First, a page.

This study focused on identifying risk factors for adolescent post-infectious chronic fatigue syndrome (CFS), utilizing a prospective, nested case–control longitudinal design in which over 300 teenagers with infectious mononucleosis (IM) [aka EBV or glandular fever] were identified through primary care sites and followed. Baseline variables that were gathered several months following IM, included autonomic symptoms, days in bed since IM, perceived stress, stressful life events, family stress, difficulty functioning and attending school, family stress, and psychiatric disorders.

A number of variables were predictors of post-infectious CFS at six months; however, when autonomic symptoma were used as a control variable, only days spent in bed since mono was a significant predictor. Step-wise logistic regression findings indicated that baseline autonomic symptoms as well as days spent in bed since mono, which reflect the severity of illness, were the only significant predictors of those who met CFS criteria at six months.


IM appears to be a predisposing factor for some individuals who develop CFS, especially adolescents (Feder et al., 1994; Smith et al., 1991). Many candidate risk factors have been proposed to explain this phenomenon, but almost all lack prospective data from before IM or CFS. According to this study, significant baseline predictors in the step-wise logistic regression included autonomic symptoms and days spent in bed since the onset of IM. This suggests that indices of illness severity are the best predictors for adolescents destined to develop CFS following IM. It is reasonable to conclude from our study that during the first few months following IM, young people who have more limitations and are more impaired, are subsequently more likely to develop CFS. Our findings are thus comparable to those of Hickie et al. (2006), who followed patients with mononucleosis (glandular fever), Q fever, and Ross River virus who later met criteria for CFS. Development of CFS in their cohort was predicted largely by the severity of the acute illness rather than by demographic, psychological, or microbiological factors.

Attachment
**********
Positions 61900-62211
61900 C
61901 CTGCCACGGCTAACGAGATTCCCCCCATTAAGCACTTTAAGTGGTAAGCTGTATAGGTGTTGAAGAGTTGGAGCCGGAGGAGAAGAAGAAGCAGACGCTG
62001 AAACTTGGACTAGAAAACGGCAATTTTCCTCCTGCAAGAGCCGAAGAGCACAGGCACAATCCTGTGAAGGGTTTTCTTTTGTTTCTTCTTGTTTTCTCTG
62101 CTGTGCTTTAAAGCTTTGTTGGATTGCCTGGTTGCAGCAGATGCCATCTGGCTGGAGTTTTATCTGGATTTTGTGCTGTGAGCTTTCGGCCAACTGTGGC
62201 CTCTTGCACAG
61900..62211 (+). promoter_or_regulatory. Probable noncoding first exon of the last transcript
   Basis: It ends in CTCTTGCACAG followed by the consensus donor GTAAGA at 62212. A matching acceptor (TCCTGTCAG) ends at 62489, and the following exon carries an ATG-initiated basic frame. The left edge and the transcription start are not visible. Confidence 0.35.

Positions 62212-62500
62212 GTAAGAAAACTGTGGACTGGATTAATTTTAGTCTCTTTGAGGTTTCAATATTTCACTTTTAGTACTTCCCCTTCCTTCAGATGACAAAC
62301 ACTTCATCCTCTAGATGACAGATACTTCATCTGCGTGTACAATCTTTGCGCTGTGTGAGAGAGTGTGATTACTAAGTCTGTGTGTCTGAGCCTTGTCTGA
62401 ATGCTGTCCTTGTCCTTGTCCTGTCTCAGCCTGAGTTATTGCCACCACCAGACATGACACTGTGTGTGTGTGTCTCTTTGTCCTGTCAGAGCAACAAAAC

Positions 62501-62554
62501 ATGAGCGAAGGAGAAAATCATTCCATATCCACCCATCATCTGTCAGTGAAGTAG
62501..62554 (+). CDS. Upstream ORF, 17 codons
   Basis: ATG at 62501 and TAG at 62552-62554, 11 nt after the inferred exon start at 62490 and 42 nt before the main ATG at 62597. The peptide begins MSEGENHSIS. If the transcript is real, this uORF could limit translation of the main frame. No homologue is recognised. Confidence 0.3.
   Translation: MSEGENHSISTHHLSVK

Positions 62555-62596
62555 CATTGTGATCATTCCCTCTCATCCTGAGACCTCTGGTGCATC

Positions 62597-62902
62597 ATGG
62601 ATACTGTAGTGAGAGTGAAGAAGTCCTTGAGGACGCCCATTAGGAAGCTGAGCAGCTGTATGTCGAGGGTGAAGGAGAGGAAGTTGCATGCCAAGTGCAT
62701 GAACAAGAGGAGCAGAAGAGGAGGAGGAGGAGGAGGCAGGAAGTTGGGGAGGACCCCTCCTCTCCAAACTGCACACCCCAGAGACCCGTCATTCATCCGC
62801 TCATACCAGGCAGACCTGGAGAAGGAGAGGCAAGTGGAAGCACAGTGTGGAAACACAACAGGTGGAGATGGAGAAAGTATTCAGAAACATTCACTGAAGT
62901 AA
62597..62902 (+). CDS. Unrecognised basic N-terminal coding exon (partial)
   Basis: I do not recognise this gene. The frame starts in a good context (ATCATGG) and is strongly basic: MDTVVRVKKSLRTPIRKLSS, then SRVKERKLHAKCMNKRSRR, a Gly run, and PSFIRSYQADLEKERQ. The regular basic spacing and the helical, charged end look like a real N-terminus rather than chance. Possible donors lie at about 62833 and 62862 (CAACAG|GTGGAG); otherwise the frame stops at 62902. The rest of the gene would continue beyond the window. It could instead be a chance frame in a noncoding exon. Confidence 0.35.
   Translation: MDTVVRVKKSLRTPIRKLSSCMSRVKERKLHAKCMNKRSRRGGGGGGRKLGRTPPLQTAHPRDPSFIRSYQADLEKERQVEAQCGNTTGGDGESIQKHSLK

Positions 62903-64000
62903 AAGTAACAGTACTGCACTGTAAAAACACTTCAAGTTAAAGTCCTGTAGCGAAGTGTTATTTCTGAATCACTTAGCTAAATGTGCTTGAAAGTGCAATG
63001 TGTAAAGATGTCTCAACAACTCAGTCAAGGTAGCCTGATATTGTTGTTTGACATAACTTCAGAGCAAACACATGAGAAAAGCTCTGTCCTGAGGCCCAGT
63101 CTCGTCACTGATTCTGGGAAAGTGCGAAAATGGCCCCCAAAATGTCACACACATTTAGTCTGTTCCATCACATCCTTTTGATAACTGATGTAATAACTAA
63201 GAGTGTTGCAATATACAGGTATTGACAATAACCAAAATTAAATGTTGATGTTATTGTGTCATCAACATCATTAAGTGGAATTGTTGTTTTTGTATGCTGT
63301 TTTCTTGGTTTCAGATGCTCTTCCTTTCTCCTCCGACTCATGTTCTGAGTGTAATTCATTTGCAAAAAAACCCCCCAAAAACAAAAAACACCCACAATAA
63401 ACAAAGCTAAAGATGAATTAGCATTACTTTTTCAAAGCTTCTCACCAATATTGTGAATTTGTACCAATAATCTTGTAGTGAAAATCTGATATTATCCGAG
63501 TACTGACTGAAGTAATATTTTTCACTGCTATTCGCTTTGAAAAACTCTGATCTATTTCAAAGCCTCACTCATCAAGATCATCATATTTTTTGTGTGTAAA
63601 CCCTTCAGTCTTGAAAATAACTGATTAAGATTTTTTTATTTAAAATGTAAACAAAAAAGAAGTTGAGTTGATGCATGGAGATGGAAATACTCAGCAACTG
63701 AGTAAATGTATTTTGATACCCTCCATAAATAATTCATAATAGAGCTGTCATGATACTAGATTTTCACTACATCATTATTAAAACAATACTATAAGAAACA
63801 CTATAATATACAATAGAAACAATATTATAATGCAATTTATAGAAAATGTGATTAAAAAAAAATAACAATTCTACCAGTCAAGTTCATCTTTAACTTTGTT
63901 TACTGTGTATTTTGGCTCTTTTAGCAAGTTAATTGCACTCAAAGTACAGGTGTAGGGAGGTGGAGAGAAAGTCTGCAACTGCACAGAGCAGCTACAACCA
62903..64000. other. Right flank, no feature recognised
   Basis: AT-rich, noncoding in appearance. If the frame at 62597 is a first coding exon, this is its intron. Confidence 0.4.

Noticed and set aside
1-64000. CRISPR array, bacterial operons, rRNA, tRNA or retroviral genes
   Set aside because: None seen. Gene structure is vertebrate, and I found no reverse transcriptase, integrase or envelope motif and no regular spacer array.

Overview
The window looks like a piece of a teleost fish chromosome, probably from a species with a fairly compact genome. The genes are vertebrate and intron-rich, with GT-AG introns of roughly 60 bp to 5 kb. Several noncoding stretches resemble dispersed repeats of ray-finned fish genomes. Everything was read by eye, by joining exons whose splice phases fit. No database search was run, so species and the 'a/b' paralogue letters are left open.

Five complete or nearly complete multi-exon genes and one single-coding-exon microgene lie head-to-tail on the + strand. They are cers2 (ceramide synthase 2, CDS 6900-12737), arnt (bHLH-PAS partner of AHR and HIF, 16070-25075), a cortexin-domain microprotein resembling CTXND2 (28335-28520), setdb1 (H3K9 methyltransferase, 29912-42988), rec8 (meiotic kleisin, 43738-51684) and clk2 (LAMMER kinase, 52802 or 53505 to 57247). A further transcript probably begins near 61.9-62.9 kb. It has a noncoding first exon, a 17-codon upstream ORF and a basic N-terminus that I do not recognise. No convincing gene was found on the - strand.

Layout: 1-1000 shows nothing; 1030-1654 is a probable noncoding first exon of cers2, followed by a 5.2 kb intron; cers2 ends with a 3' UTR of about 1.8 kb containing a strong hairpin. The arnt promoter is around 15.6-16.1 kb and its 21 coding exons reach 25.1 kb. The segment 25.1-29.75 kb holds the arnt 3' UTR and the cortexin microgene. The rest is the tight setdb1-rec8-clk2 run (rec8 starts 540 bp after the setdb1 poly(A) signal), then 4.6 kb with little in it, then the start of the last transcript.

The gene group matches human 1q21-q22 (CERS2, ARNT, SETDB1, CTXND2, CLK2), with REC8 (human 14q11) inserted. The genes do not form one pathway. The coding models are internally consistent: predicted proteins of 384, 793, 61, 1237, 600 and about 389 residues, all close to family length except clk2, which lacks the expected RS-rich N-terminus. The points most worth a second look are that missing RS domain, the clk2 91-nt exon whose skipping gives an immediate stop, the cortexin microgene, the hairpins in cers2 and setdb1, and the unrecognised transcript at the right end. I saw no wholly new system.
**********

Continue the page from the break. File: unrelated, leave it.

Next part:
Psychological distress has been found to play a significant role in relation to the course of oral and genital herpes virus reactivation, exacerbation of HIV and the development of IM (Carver, Connallon, Flanigan, & Crossley-Miller, 1994; Cohen & Williamson, 1991; Glaser et al., 1991; Imboden, Canter, & Cluff, 1961; Kasl, Evans, & Niederman, 1979; Perry, Fishman, Jacobsberg, & Frances, 1992). However, Hickie, Koschera, Hadzi-Pavlovic, Bennett, and Lloyd (1999) found that chronic fatigue is a persistent diagnosis over time and that longitudinal patterns of comorbidity of fatigue with psychological distress did not suggest a causal relationship or common vulnerability factor. This study also did not find that psychiatric disorders assessed a few months after developing IM were associated with the development of CFS, after controlling for ACS.

Several studies have identified family stress as a precursor to CFS (Carter et al., 1999; Van Middendorp, Geenen, Kuis, Heijnen, & Sinnema, 2001). The studies by van Middendorp and Carter were of children referred to psychologists, in whom one would anticipate a higher rate of behavioral factors. In these studies, along with a potential for referral bias, these adolescents most likely are not representative of the CFS population as a whole. Taylor, Jason, and Jahn (2001) found prevalence rates of sexual and physical abuse among individuals with CFS comparable to those found in individuals with other conditions involving chronic fatigue. Our study also did not show a relationship between familial stress and the development of post-infectious CFS.